By David Bell and Hope Hughes Facebook’s privacy policies have faced close governmental scrutiny throughout Europe. Here, we review a few notable developments.
On one extreme is the German state of Schleswig-Holstein, which apparently does not “like” Facebook. Schleswig-Holstein ordered state institutions to delete their Facebook pages and to remove the “Like” button from their websites or face fines.
The edict resulted from the Schleswig-Holstein data commissioner’s concern that Facebook builds profiles of users and non-users based on data Facebook collects when users click the Like button. Such a practice, the state alleged, violates German and European data protection laws.
Facebook disagrees. As reported on pcmag.com, a Facebook spokesperson stated: “The Facebook Like button is such a popular feature because people have complete control over how their information is shared through it.” Facebook also points out that the only information it receives, when a user who is not logged on hits the Like button, is an IP address. Nonetheless, in October, Facebook relented and agreed to exempt Schleswig-Holstein from information collection efforts.
A more thorough audit of Facebook’s European privacy controls was conducted by the Data Protection Commissioner in Ireland. As Facebook’s international headquarters are based in Dublin, the Commissioner has jurisdiction over Facebook Europe.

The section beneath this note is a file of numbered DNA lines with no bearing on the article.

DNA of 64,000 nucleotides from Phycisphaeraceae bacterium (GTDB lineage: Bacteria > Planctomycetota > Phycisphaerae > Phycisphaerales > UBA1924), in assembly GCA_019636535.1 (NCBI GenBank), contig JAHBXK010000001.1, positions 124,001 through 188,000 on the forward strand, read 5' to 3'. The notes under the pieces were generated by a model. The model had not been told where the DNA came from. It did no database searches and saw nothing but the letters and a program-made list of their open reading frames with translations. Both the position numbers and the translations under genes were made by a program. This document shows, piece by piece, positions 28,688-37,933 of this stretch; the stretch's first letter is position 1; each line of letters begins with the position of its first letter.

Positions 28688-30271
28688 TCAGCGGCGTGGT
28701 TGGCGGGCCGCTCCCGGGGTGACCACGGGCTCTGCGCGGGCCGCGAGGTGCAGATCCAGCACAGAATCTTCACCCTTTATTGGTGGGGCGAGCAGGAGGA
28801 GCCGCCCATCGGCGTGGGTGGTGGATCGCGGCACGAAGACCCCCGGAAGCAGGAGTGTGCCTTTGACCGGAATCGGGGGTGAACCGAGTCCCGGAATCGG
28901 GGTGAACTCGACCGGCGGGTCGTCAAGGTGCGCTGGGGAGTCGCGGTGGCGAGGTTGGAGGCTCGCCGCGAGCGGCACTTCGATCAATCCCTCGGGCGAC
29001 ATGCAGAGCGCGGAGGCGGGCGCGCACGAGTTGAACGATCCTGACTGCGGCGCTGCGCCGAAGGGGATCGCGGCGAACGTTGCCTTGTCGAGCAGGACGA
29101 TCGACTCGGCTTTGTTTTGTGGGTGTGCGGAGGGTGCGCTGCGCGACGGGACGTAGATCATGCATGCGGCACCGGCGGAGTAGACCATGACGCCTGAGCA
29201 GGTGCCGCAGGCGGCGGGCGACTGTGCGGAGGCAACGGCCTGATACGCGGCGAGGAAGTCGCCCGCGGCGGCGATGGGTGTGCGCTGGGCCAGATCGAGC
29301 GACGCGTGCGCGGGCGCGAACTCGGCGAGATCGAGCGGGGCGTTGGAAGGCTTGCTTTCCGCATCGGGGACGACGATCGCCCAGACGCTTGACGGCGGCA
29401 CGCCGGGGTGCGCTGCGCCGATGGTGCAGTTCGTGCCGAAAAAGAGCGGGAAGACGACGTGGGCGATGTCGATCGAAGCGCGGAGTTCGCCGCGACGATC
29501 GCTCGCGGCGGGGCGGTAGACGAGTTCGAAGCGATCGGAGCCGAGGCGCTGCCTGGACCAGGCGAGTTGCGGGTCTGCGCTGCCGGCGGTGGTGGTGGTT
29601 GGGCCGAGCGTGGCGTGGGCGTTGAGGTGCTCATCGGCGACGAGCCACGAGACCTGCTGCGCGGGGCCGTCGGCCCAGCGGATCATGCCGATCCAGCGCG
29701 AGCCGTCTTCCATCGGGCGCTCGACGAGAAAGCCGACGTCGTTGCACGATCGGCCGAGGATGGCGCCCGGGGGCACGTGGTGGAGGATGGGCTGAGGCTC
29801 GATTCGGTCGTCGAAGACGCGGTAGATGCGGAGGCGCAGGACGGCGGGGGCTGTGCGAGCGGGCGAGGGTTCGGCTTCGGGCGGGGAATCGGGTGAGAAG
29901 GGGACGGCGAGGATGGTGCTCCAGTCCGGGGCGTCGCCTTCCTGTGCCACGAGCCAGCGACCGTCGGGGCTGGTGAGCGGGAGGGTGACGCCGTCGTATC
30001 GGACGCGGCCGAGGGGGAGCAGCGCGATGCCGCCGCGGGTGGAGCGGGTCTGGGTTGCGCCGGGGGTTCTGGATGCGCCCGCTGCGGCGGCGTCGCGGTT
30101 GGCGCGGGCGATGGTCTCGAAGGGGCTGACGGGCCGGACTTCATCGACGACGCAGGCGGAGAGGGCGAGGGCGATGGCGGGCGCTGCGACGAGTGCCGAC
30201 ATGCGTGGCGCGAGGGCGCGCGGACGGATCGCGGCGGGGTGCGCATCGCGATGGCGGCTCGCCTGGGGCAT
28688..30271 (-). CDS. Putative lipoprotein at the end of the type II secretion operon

It analyzed the data that Facebook collects of non-users, such as people who click on Facebook “like” buttons on third-party websites. Although Facebook theoretically could create shadow profiles of non-users through those plug-ins, the Commissioner did not find such evidence. It is not yet clear if Schleswig-Holstein will change it position due to these findings.
In fact, the Data Protection Commissioner in Ireland found that Facebook has proven a commitment to better protection of users’ privacy in various ways.
The Commissioner nonetheless made a few suggestions to Facebook to improve its transparency and user controls. Facebook agreed on December 21st to do so over the next six months. Changes that can expect to be seen in Europe, and perhaps elsewhere, include:
- Better notification to users about how to opt out of the Tag Suggest facial recognition tool;
- Greater transparency about how advertisers and third-party app developers will use information collected;
Quicker deletion of personal data stored by Facebook; and
- Users’ ability to request information about their stored personal data.
See the Haynes and Boone website at www.haynesboone.com This piece was written by David Bell and Hope Hughes of Haynes and Boone, LLP, an international law firm headquartered in Dallas. David chairs its national Social Media Practice Group, comprising 40 lawyers with expertise in intellectual property, privacy, corporate, labor and employment, and litigation issues. Hope is also an active member of the group and a trademark lawyer.